Life After University: Episode 3

 

Hope you are enjoying the series so far… Today, I have the pleasure of sharing the story of my Nigerian friend, Benedicta Uweru. I met her at the ONE Youth Summit in Brussels, Belgium back in October 2017, there and then we clicked and kept in touch since then. She is so full of life and an ambitious young lady who is doing lots in terms of youth and women empowerment. I do hope you enjoy her story.

 

 

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Benedicta Uweru

 

 

What is your name and what university did you attend?

 

I am Benedicta Chukwuyem Uweru and I attended Delta State University, Abraka, Delta State, Nigeria.

 

What year did you graduate and what course did you offer?

 

I studied Pharmacy, graduated in 2016 and offered a total of 100 courses within my 5years study.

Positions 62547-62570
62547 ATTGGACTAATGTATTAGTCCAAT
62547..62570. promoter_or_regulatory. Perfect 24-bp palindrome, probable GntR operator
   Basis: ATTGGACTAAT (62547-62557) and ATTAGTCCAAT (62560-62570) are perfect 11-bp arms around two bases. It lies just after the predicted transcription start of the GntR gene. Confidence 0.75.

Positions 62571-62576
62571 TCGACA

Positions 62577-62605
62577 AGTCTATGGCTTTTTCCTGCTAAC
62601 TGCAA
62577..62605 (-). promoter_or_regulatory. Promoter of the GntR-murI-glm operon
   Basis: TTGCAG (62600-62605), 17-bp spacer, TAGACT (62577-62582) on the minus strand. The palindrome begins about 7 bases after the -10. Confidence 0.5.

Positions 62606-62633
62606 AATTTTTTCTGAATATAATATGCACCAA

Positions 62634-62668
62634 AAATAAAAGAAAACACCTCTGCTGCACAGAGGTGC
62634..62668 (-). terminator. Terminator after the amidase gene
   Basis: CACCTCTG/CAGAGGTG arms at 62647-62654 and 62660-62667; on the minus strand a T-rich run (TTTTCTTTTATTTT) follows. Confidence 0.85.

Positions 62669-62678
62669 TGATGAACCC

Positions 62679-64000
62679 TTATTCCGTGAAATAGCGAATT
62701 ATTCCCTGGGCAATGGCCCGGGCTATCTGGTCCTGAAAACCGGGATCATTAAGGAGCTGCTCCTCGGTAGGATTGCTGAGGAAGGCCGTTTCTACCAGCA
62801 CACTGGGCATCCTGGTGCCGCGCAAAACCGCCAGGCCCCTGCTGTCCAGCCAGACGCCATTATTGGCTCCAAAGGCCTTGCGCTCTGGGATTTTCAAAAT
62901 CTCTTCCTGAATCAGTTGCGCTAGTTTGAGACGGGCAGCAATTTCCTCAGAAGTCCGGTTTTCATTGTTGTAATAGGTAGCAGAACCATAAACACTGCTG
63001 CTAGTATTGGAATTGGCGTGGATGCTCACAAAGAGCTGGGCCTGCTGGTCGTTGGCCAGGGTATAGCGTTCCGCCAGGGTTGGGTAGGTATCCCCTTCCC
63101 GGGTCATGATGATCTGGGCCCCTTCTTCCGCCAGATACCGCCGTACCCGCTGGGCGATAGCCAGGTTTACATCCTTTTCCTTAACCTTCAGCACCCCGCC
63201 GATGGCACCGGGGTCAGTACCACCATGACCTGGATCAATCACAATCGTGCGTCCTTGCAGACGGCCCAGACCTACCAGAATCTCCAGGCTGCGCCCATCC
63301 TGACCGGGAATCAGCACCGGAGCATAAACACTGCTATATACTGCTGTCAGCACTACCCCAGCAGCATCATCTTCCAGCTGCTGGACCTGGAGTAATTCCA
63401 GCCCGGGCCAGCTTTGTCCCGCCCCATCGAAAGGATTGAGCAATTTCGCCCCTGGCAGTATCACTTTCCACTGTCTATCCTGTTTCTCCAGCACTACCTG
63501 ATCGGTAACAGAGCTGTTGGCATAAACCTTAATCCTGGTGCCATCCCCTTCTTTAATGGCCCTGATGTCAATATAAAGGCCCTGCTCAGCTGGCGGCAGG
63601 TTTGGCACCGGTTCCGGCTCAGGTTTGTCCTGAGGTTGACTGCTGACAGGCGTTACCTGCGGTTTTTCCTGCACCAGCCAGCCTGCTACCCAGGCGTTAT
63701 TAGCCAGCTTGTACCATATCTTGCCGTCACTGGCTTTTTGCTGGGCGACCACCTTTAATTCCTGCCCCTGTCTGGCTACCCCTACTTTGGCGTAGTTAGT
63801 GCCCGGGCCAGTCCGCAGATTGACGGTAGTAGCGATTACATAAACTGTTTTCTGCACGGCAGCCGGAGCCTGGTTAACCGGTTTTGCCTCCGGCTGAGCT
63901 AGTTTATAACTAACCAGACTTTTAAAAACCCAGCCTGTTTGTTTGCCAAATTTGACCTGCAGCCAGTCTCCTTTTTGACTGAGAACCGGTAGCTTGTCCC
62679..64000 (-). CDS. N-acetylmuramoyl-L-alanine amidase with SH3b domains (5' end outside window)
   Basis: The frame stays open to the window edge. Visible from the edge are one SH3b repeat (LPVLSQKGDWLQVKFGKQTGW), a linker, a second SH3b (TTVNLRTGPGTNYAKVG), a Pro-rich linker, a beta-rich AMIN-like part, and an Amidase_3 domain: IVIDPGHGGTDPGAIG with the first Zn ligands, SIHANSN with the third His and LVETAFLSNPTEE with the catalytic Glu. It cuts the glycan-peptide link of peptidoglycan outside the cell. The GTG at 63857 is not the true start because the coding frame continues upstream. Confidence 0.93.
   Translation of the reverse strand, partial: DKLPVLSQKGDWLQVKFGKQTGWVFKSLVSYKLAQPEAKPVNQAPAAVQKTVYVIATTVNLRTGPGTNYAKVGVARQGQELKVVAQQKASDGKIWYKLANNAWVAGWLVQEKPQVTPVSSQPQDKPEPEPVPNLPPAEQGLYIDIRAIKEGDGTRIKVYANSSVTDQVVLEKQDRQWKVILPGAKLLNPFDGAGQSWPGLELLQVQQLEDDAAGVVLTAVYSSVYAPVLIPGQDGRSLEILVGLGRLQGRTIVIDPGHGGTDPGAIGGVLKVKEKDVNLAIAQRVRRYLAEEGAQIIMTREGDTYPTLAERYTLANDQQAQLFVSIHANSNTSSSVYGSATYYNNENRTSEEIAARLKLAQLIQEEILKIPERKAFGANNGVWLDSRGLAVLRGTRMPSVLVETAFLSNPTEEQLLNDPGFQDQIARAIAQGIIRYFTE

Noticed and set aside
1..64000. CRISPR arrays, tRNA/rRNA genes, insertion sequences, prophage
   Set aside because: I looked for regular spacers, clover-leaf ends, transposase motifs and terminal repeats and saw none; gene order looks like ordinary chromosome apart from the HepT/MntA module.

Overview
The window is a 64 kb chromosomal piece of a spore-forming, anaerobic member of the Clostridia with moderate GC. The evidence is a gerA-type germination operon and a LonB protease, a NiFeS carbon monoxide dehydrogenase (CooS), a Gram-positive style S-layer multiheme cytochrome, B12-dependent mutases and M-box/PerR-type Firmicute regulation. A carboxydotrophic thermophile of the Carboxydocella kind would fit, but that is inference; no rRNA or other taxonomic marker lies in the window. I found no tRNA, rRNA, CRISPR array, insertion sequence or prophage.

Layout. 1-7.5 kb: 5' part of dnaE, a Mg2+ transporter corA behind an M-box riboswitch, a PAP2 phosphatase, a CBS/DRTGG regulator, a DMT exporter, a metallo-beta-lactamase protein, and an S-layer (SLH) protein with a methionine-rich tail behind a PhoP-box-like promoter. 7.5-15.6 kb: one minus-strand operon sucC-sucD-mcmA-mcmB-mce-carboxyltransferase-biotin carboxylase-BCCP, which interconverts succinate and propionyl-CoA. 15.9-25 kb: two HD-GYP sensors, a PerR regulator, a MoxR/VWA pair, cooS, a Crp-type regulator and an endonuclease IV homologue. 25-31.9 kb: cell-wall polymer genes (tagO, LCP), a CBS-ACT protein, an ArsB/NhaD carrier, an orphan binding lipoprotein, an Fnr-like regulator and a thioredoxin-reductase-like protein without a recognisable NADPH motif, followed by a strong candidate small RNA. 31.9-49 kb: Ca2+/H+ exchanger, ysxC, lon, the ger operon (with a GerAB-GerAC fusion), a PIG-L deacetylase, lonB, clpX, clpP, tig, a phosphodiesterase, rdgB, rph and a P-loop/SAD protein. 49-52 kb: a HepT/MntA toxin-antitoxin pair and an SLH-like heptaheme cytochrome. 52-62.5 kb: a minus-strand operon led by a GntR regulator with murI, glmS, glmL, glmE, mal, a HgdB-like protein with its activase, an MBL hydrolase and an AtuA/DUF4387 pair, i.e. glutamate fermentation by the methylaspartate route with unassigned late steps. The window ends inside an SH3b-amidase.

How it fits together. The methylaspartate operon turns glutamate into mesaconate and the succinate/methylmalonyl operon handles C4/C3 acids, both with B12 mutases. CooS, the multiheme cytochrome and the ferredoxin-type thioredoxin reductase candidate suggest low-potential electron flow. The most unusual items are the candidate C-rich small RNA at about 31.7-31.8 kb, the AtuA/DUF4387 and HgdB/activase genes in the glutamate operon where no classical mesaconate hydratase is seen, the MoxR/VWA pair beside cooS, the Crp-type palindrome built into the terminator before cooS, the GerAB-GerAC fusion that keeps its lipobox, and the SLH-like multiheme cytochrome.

Briefly describe how your university life; any extracurricular activities you were involved, scholarships, awards/honors etc.

 

My University life was obviously a very busy one, having 100 courses to read, study, attend classes and pass weren’t easy to come by. I had more “religious” extracurricular activities of which I went from being Music Director of my Faculty’s (Faculty of Pharmacy) religious Fellowship to being first female President. All of this coupled with my full coursework wasn’t funny at all. But I’m glad I took those giant steps as they built me up into being able to multitask and delegate duties. I remember joining the political arm to serve as Public Relations Officer (PRO) because I wanted to know how things work in politics. I believe I did poorly at it, I mean I could have done better but none of those experiences were laid to waste.

I did apply for and got granted the Jim Ovia Scholarship formerly known as MUSTE and that was so exciting for me as I was paid 150,000NGN on an annual base till I graduated. I had enough money to purchase one or two things while supporting my parents with paying my school and accommodation fees. I attended student conventions outside my State, took training within the Universities all of which make me the person I am today and I’m so grateful for all of it.

 

Based on your experience in university, do you regret going to university or did you regret at a point? If so why?